- Carbon-dioxide sensors throughout the building;
- No use of ozone-depleting HCFC refrigerants;
- Building materials that will include post-consumer recycled content (at least 50 percent of the building’s wood is certified as sustainably harvested).
One World Trade Center
Seven World Trade Center is dwarfed by One World Trade Center which has also earned Gold status. In addition to a host of robust security measures, 1 WTC is the tallest building in the US and one of the tallest buildings in the world. It is precisely 1,776 feet high, in honor of the year of American independence.
The three billion dollar 1 WTC project is the most environmentally sustainable building of its size in the world. It incorporates new environmental standards and gets 70 percent of its power from green sources.
Green elements of the building and construction:
Fuel cells. 12 United Technologies Corporation (UTC) Power PureCell Model 400 fuel cell stacks have been installed in the building. These fuel cells will provide 4.8 million watts per hour of clean energy when operational, and the combined systems rank as one of the largest fuel cell installations in the world, according to UTC.
Waste steam recycling. Waste heat output from this fuel cell system is recycled and used for hot water and heating in the podium of the building’s structure and the entrances, amounting to 70,000 BTUs of high-grade heat and 500,000 BTUs of low-grade heat. Alternatively, with the addition of an absorption chiller, the system is capable of using the waste heat to produce about 50 tons of cooling for the building, eliminating some need to draw power off the grid for air conditioning.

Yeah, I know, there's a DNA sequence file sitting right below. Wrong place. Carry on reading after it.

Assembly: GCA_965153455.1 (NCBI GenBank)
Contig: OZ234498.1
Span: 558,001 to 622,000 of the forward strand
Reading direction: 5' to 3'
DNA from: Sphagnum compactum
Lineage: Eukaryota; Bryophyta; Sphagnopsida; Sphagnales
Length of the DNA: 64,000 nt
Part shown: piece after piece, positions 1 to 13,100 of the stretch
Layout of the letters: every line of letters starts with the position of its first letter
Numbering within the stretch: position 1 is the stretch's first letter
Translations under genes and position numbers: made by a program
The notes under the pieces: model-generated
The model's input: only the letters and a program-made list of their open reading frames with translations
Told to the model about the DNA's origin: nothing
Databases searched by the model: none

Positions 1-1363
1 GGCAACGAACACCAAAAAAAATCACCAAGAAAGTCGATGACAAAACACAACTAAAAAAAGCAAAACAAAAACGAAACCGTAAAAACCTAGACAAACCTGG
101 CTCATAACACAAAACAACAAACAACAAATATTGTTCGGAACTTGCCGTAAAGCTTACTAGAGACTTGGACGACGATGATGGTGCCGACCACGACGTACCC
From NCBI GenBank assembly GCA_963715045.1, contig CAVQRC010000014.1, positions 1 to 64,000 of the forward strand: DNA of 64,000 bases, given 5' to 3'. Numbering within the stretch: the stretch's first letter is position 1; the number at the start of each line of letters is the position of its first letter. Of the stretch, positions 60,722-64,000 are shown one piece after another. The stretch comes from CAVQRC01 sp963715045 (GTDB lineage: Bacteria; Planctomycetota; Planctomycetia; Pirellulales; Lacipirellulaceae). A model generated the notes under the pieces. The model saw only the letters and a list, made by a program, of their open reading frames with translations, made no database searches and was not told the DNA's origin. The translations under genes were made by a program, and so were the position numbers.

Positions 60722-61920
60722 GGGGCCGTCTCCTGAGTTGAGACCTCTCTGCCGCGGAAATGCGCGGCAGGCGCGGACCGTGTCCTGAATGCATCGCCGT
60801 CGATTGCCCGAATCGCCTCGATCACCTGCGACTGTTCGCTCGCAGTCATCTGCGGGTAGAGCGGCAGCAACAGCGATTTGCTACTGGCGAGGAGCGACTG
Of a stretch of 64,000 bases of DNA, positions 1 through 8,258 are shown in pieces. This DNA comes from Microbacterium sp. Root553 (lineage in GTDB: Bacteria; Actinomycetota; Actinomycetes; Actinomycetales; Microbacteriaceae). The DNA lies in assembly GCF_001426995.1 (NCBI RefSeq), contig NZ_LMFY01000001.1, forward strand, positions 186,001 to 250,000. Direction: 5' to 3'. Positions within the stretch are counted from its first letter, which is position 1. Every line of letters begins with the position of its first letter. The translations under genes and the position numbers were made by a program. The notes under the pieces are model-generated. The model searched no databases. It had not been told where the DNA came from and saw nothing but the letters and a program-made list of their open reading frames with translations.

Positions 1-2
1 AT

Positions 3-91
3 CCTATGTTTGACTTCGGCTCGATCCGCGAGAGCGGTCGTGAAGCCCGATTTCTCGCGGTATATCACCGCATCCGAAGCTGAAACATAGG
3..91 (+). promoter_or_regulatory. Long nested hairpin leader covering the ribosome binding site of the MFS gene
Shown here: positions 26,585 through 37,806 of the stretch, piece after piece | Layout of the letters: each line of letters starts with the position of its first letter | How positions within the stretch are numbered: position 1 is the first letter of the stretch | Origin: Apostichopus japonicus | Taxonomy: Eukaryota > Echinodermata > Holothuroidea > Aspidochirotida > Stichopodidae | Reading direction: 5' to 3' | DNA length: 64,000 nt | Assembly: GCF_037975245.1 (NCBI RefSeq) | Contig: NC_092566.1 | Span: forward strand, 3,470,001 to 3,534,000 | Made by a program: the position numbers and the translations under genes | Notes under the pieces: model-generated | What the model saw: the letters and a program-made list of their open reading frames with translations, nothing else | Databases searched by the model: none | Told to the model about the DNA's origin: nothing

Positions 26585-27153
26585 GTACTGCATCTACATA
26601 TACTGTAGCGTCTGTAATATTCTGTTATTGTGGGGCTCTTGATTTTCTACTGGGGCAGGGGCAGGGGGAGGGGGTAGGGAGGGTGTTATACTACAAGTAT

World-class mass transit. Workers commuting to One World Trade Center have unprecedented access to mass transit service from the new complex. New climate-controlled corridors will connect the Freedom Tower to The World Trade Center Transportation Hub and the new PATH terminal, 11 NYC Transit subway lines and the new Fulton Street Transit Center, the World Financial Center and ferry terminal, underground parking and retail and dining facilities.
Exceeding code. Overall, the building’s energy performance exceeds code requirements by 20 percent.
Recycled rainwater. Rainwater is claimed and re-used for building cooling purposes as well as fire protection, supplemental cooling and irrigation for the complex’s extensive landscaping needs. The rain water – 60 inches annually in New York, making it one of the rainiest of American cities – is stored in new high-efficiency evaporative cooling towers located on-site.